Ninety-seven boys with FXS completed 1 to 5 annual assessments between the ages of 1.3 and 9.4 years, for a total of 235 evaluations. Thirty-two boys with typical development (TD) were assessed annually 1 to 2 times between 1.3 and 4.8 years of age, for a total of 53 evaluations. The age of the participants at study entry and number of observations varied given inclusion of data across multiple studies as outlined below; Figure 1 shows the age distributions for each of the groups at study entry. The number of repeated observations varied across participants, with 22 boys with FXS participating in 1 assessment point, 27 contributing data from 2 repeated assessments, 38 from 3 repeated assessments, 5 from 4 repeated assessments, and 5 from 5 repeated assessments (235 observations total). In the TD group, 32 boys participated in one assessment point and 21 participated in 2 repeated assessments (53 observations total). Analyses involving group comparisons were restricted to the 1.5–5.0 year period to avoid interpreting results outside of the range of the TD data (within-group analyses involving the participants with FXS included the full range of data), and the analysis technique employed does not require a balanced number of participants across groups (see Data Analysis). The sample was primarily Caucasian (100% of TD and 82% of FXS, with the remaining FXS sample 10% African American, 6% Mixed Race, 1% American Indian or Alaskan native, and 1% Native Hawaiian or other Pacific Islander). Participant characteristics are outlined in Table 1.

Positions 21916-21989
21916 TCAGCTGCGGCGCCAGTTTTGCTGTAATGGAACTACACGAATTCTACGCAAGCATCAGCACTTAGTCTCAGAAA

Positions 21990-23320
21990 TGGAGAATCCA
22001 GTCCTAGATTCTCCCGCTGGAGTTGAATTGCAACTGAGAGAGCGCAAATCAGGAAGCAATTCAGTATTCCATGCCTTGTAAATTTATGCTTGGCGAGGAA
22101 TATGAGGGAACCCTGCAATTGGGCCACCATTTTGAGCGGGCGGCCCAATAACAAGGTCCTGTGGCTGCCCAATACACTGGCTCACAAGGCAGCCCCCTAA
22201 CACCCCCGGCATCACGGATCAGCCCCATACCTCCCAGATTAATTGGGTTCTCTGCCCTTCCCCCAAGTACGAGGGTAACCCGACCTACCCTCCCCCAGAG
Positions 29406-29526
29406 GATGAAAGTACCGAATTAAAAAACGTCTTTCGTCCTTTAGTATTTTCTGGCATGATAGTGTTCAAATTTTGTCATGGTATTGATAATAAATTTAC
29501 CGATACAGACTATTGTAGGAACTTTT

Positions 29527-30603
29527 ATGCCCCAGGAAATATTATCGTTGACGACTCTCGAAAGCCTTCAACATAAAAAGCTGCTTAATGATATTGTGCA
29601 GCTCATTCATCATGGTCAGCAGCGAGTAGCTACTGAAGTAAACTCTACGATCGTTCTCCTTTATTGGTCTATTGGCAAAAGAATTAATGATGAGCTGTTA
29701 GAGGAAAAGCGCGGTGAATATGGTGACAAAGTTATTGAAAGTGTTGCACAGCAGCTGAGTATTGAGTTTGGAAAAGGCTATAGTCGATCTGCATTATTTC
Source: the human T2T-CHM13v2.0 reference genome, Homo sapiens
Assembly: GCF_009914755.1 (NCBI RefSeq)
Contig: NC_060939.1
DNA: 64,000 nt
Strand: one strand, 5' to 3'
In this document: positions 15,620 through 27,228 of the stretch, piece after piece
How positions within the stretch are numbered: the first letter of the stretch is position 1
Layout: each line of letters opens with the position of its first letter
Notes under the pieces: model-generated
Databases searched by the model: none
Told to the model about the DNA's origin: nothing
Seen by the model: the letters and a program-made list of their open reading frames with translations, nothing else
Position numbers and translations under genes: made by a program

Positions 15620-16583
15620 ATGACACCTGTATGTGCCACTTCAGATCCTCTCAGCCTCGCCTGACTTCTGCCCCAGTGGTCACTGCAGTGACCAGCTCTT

Participants were drawn from an extant dataset comprised of data from a series of longitudinal studies of FXS conducted at the University of North Carolina at Chapel Hill. Participants with data from a parent-rated temperament questionnaire, parent interview of adaptive behaviors, and examiner ratings of ASD symptoms severity were selected for inclusion. Participation in the broader study included multi-day assessments of a number of family and child characteristics. Participants were drawn primarily from the Southeastern region of the United States and recruitment was through genetic clinics, developmental assessment centers, and word of mouth. Genetic reports were obtained to confirm the diagnosis of full mutation FXS. All procedures were approved by the university institutional review board (IRB) and informed consent was obtained from participants' parents.